The Website is Under Construction

This is beta version of ARDD's website

الموقع تحت الإنشاء

النسخة التجريبية من موقع النهضة العربية (أرض)

Legal professionals evaluate the draft social development law of 2023 and call for organizing social work and defining concepts related to it


Between the need to update the Ministry of Social Development law, in force since 1956, and trying to overcome the gaps in it, there is an additional need today -with the presentation of the Ministry’s draft law for the year 2023- to unify and clarify the terms, definitions, and provisions included in the law, as well as the importance of differentiating between means of subsistence, empowerment, care, and  protection in their traditional and international sense.

For this end, and to promote constructive dialogue between stakeholders to discuss the challenges and solutions of social work issues in Jordan, the Arab Renaissance for Democracy and Development (ARDD), within the framework of its community dialogue series implemented within the Access to Justice Program, held a panel discussion entitled: “Evaluating the Draft Social Development Law for 2023”, Wednesday, November 29, 2023, moderated by the Legal Advisor at ARDD, Rami Qwaider.

Legal Advisor and former President of the Legislation and Opinion Bureau, Fidaa Al-Hmoud, indicated the need for this law, which ensures improving the quality of life for the groups in need and providing them with protection and care services in a fair manner, stressing the importance of framing and professionalizing social work, controlling the fundraising process, promoting the values of social responsibility, and encouraging the private sector to participate in achieving social development.

However, this assertion, which Al-Hmoud sees as an urgent necessity, is offset by the existence of many gaps in the draft law in terms of using the texts and terminology contained therein without a clear interpretation, which is reflected in the goal for which the law is being updated, and that is to build the Ministry’s capacity and rectify the social protection file within it, as well as the licenses granted to organizations, according to Al-Hamoud.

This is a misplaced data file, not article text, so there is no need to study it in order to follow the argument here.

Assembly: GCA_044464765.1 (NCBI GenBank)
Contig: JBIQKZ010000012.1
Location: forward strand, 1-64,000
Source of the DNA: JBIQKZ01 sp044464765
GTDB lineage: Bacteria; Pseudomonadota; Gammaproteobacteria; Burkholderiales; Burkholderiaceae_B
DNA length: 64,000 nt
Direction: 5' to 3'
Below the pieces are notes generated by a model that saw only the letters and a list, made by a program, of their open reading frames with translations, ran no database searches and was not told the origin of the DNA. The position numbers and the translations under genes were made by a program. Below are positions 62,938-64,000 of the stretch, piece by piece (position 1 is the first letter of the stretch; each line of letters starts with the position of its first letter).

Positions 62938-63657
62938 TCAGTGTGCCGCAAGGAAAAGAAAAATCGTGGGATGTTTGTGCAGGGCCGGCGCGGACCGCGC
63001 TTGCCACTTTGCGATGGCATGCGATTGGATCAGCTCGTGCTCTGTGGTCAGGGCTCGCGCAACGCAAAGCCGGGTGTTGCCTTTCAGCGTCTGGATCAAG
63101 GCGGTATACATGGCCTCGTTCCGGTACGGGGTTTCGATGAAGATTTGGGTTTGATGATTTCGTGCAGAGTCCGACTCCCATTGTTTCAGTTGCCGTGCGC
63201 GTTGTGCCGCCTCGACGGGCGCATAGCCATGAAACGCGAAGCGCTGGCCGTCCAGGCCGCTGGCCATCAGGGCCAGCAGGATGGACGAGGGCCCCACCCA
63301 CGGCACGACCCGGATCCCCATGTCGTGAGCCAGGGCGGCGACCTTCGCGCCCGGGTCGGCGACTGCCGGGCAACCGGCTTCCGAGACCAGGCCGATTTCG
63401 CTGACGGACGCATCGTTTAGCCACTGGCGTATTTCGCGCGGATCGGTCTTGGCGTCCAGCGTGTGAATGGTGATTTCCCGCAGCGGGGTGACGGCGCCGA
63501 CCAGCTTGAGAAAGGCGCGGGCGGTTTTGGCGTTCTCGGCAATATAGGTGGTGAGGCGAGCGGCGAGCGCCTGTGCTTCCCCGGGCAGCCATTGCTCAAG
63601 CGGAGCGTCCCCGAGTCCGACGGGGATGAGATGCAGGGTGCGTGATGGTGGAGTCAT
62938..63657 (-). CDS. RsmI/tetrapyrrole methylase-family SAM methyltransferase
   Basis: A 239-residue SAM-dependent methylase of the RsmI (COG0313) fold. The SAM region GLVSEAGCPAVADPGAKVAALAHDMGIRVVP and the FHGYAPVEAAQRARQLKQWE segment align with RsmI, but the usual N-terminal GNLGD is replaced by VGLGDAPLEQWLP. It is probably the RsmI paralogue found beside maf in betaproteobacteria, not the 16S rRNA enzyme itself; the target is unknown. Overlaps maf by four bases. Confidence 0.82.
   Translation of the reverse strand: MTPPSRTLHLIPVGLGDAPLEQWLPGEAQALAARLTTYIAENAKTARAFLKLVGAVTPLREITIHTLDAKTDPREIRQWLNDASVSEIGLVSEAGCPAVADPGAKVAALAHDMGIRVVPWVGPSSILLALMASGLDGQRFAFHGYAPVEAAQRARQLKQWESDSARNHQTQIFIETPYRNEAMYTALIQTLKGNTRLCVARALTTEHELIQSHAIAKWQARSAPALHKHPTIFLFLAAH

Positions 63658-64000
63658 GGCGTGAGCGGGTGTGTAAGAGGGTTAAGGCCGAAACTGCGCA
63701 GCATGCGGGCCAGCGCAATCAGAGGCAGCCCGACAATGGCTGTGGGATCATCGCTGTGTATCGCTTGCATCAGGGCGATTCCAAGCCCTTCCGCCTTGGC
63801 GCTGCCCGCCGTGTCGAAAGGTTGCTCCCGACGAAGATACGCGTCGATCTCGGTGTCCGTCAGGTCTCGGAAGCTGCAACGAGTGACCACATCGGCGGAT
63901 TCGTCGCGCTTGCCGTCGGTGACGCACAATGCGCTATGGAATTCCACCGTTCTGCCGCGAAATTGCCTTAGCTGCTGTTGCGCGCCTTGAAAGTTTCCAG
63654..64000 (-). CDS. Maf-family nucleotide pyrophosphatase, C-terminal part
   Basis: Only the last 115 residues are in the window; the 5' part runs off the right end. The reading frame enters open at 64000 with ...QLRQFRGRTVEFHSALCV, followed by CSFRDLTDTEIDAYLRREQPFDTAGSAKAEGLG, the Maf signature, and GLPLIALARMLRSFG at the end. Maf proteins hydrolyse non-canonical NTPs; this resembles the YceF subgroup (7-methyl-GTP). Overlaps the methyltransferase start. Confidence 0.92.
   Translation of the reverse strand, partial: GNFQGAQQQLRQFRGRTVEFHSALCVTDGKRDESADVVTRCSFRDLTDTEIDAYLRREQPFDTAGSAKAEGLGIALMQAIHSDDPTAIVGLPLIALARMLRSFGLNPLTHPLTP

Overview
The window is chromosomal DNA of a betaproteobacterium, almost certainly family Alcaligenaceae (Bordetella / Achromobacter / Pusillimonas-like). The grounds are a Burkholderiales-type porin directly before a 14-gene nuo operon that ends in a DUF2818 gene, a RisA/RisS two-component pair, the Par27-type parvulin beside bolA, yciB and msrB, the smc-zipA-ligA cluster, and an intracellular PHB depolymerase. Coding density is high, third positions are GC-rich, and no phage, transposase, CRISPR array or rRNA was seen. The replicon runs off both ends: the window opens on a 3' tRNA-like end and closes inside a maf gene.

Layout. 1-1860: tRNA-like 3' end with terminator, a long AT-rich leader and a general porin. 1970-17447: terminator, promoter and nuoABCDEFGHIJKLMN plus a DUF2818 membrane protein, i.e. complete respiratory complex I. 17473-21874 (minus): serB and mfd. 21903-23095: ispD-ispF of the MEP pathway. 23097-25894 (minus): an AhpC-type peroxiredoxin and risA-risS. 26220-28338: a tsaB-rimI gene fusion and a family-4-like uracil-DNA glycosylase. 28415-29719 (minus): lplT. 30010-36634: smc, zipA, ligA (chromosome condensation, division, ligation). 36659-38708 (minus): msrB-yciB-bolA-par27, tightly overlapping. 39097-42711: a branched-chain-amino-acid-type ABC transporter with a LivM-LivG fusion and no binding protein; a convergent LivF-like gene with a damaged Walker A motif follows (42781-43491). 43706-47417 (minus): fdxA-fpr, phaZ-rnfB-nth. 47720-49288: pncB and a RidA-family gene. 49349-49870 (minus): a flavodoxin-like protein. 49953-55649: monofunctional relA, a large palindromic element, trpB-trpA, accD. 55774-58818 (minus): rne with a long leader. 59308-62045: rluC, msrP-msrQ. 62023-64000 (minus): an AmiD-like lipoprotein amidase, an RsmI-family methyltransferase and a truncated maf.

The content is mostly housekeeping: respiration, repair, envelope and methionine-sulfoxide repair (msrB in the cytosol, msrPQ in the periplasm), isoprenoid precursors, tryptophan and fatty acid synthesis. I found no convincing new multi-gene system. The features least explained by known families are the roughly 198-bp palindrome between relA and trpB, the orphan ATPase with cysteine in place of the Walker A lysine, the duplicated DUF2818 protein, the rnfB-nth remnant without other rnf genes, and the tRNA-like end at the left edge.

Al-Hmoud also pointed out that the groups covered by the new draft law are “the elderly, children in need of care and protection, juveniles, ‘the unhoused’, beggars, women at risk, victims of human trafficking crimes, people with disabilities, members of the local community, in addition to any category specified by the Ministry, as stated in the provisions of Article 4 of the draft law.”

Al-Hmoud then went on to explain that the draft law included strategic key points that the ministry will work on, most notably: the profession of social work, controlling the system of collecting donations, and setting appropriate legislative frameworks for offices, facilities, centers, and shelters that provide social welfare services, monitoring, and supervision.

For her part, CEO of ARDD, Samar Muhareb, stressed the importance of highlighting and improving the draft law by putting it up for discussion, in order to listen to the opinions and observations of all the relevant authorities and make sure it corresponds to public interest, especially with the growing severe economic crises and the expansion of poverty and unemployment that now affect large segments in the Kingdom.

Meanwhile, discussions took place among the participants in the session, which focused primarily on clarifying the definitions of care and social protection services contained in the draft law, in addition to empowering and qualifying workers in the Ministry of Social Development to deal with the various programs provided by the Ministry in an institutional and accurate manner, criticizing at the same time the series of penalties set by the draft law in case of violating the provisions of the law, specifically those who practice the profession of social work without a license, which ranged from a fine to doubling the fine or imprisonment in some cases, while imposing double fines on those who employ an unlicensed person in the field of social work, especially in case of repeated offences.

The participants pointed out that the fifth article of the law stipulates that anyone who collects donations or announces fundraising campaigns without obtaining a license from the Ministry of Social Development shall be punished by a fine of no less than 500 dinars and no more than 2,000 dinars, and in the event of repetition, imprisonment for a period of no less than six months and no more than two years, with the maximum fine.

Furthermore, the draft law includes a provision that allows for the application of any more severe penalty contained in any other legislation. Any legal person who collects donations or announces fundraising campaigns without a license from the Ministry shall be punished by a fine of no less than 1,000 dinars and no more than 5,000 dinars, with the maximum fine in the event of repetition.

The participants called for the need to follow a cooperative approach  between the Ministry, government institutions, civil society, and initiative creators, and to develop policies to combat poverty and unemployment, as well as reconsidering  the method of collecting  the resources of the Program Support Fund within the Ministry, in order to contribute to organizing the foundations of social work and the identification of special concepts, so that the law comes out in the best possible form without affecting the groups benefiting from it.